Reviewer: Michael Keith
Title: Children’s Homes: A History of Institutional Care for Britain’s Young
Author: Peter Higginbotham
No. of Pages: 310
Rating Scale (1: very poor, 10: excellent): 8
As is evidenced by this volume’s subtitle, it is ‘A history of institutional care for Britain’s young’. The author notes that ‘The total number of children’s establishments that operated over the years [ran[ into many thousands and the children that lived in them probably into millions. As a result, and by ‘Casting its net wide, this book takes a look at how these many and varied institutions operated and evolved in the context of changing views of how to best serve the needs of children in their care’. It is a fair summary.
The volume is comprehensive in its coverage of its subject. Within it, the reader is take from the Christ’s Hospital (claimed to be ‘..England’s first institutional home for poor or orphaned children’), to the Twenty-first Century and beyond. The story that is presented between these two points is well-researched and written. it is eminently readable, and is both enlightening and (not unexpectedly), at times somewhat depressing.
The main part of the volume consists of 25 Chapters preceded by an Introduction which summarises what is to follow. Of the Chapters, 23 relate directly to the subject. Chapters 24 (Children’s Home Records) and 25 (Useful Resources) are however intended to assist genealogists and researchers seeking further information on the topic. Each Chapter covers a specific time-period, with subheadings within it providing more details about specific subjects. There are numerous informatively-captioned illustrations, although these are not sourced, and no mention of their existence appears on either the Contents page or in the Index. Endnotes are employed to provide additional information within each chapter. Chapter-specific and numbered sequentially, their citations appear in a dedicated References and Notes section placed after Chapter 25. A Bibliography follows that section, with an Index completing the volume.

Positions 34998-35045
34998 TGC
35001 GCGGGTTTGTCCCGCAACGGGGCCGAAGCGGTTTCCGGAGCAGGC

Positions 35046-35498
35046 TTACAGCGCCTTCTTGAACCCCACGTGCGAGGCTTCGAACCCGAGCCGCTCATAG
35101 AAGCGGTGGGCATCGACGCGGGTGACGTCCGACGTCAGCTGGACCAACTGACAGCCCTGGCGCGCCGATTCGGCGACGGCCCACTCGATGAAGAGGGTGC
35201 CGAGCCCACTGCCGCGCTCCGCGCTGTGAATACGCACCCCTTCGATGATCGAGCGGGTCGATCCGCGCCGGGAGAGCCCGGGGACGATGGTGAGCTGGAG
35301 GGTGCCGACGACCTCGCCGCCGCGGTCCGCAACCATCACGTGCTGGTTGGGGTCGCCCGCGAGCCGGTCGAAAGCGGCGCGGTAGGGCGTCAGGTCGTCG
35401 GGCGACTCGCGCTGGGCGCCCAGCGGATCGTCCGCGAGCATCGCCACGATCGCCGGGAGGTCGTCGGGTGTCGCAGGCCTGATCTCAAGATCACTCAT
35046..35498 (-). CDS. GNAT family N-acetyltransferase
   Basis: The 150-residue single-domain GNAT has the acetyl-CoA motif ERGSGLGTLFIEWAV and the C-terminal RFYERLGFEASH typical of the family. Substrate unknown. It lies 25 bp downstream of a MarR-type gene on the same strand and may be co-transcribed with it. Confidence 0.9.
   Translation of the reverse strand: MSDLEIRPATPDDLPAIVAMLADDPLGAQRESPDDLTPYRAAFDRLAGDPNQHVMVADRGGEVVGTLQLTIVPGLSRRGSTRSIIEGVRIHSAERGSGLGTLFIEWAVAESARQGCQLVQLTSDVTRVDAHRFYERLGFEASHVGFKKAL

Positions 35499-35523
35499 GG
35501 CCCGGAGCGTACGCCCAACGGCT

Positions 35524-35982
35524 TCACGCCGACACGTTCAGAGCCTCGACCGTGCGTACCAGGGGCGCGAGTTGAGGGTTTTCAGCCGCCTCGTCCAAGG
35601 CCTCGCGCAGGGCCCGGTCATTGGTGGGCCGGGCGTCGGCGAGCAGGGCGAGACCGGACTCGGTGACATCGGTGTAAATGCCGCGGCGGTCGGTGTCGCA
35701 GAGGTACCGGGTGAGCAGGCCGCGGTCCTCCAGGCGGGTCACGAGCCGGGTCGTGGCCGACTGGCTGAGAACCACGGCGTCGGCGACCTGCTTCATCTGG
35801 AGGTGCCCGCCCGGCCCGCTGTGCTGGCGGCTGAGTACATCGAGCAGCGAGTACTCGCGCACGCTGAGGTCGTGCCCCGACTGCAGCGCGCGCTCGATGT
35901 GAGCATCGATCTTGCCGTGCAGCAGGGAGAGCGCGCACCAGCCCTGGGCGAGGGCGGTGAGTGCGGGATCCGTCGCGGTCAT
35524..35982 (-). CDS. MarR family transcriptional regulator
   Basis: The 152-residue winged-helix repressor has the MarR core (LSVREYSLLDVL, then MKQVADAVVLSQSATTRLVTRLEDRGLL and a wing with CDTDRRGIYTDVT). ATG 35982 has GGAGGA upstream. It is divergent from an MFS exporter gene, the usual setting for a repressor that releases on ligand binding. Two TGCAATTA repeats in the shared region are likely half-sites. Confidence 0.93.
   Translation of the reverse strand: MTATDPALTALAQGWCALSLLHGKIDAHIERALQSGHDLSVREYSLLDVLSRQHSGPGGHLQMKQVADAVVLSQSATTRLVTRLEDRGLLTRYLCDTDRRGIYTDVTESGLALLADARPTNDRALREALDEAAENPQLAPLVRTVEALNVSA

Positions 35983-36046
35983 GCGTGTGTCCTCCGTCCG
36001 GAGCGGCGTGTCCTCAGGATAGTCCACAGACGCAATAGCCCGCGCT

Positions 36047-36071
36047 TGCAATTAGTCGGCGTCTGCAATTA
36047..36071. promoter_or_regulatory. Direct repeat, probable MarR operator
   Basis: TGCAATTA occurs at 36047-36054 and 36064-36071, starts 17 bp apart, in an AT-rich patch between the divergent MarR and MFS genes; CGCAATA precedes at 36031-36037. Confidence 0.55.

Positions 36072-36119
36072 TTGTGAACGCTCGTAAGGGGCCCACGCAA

That this book is well-researched is very evident. However, for this reviewer, it was badly let down by its Index. While reviewing the volume, he had occasion to check the Index for additional information concerning British Home Children (p.209). Nothing was found. Subsequent (and random) searches for Australia, Canada and Ontario (subjects which figure prominently within the narrative) had the same result, while a final (also random) search for Hampton (p.213) also found nothing. For a volume with the potential to be an authoritative work on its subject, this discovery was disconcerting. While it cannot be known if other omissions have occurred, for this reviewer, the authority of the Index is now under question. Whether or not this is important will depend-upon the reader.
The mater of the Index notwithstanding, it is possible that this volume may become a major research-tool for those interested in British social history, orphanages, child welfare and the evolution of child foster care within Great Britain.
On a Rating Scale Rating Scale where 1: very poor, 10: excellent, I have given it an 8.